While the stigma around mental health is slowly changing for the better, many people still struggle with speaking out and getting the help they need. This is especially true with men, who face their own challenges with mental health and working towards recovery.
Many men remain unaware of the warning signs that their mental health is deteriorating and are hesitant to seek any type of treatment. In this article, we’ll explore the obstacles that men face when dealing with their mental health and why it remains such an issue.
There has long been a social stigma surrounding mental health that is slowly being broken down. However, there remains a long way to go and it is a tremendous factor in why so many men fail to admit they need help.
Unfortunately, the outdated idea that mental health struggles are a sign of weakness and something to be kept to yourself has trickled down from previous generations.
Men are made to feel as if they are flawed if they have to lean on others for support, so they are more likely to suppress their emotions and allow them to fester and grow.
Not seeking help
Due to the existing stigma, men often fail to seek professional help or support from family and friends. Many bulk billed doctors provide high-quality, ongoing mental health support for Australians, yet this service remains underutilized by so many who need it most.
Despite suicide being one of the leading causes of death among men, they seek treatment for depression at a much lower rate than women. In Australia, up to 50% of men who say they’ve experienced depression, anxiety or suicidal thoughts within the last 12 months never reached out for professional help.
Traditional gender roles paint men as highly resilient, dominant, and strong individuals who provide for their families. Although the narrative surrounding masculinity is beginning to change, many men still feel pressured to adhere to these standards.
Due to these outdated stereotypes, men often find themselves told to “man up” or “get over it” when they share any personal struggles. This is a huge contributor to why men hesitate to seek help when they need it, as they can be made to feel like a failure or somehow less of a man.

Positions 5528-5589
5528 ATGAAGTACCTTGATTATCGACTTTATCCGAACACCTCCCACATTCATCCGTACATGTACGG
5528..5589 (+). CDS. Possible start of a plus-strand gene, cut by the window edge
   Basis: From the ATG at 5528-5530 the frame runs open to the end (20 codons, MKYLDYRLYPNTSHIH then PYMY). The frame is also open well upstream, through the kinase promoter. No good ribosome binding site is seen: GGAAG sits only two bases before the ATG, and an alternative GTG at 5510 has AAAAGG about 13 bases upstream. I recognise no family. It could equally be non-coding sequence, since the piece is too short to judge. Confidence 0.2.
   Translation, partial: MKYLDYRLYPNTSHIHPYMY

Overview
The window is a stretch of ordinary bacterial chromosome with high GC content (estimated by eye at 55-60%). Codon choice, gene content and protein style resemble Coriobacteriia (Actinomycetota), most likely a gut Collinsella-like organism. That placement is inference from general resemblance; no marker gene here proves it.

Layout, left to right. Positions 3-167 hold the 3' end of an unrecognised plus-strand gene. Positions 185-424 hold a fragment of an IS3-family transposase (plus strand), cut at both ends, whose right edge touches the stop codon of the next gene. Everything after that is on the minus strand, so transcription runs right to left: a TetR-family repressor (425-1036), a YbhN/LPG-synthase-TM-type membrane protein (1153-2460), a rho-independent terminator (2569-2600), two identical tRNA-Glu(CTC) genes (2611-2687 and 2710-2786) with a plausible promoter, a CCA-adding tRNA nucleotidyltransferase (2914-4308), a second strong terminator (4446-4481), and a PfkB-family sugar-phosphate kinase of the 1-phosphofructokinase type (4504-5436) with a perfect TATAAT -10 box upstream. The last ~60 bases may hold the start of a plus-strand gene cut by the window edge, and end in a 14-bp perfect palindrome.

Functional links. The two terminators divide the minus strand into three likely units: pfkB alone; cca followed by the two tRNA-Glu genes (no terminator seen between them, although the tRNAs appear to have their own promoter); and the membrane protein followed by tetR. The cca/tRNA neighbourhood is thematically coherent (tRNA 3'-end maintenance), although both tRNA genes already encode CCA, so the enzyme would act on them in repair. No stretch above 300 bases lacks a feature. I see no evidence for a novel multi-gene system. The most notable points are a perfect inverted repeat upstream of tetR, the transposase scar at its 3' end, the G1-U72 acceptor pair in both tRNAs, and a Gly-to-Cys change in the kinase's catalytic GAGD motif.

It can also be the cause of mental health issues, perhaps if they are struggling to provide financially for their family or as their body and physical endurance begins to change as they age. Men are more likely to think less of themselves if they meet the outdated idea of a “real” man.
When men fail to face their mental health struggles, it can often come out in other ways. Unfortunately, one of the most common ways it can manifest itself is through anger and violent outbursts.
Depression and other mental health issues can often be difficult to recognise in men, due to their temperaments. While women who are suffering from depression often appear sad and down on themselves, men can instead appear angry and irritable. This can be due to society not equipping them with the tools to deal with these emotions, and so they instead express it in the only way they know how: violence and aggression.
Studies have shown that men arrested for domestic violence have an extremely high prevalence towards depression, PTSD and anxiety. This mental health struggle poses a threat not only to men all around the world, but to those closest to them too.
Extreme suicide methods
Although women are more likely to suffer from mental health problems (or at least report it) and attempt suicide, men are 3.5 times more likely to die from suicide than women.
This is since men tend to choose more violent, extreme ways to attempt suicide. Women on the other hand were more likely to use pharmaceutical drugs or exsanguination.
If you are struggling with mental health issues, contact the Lifeline on 13 11 14 or make an appointment with a bulk billed GP today.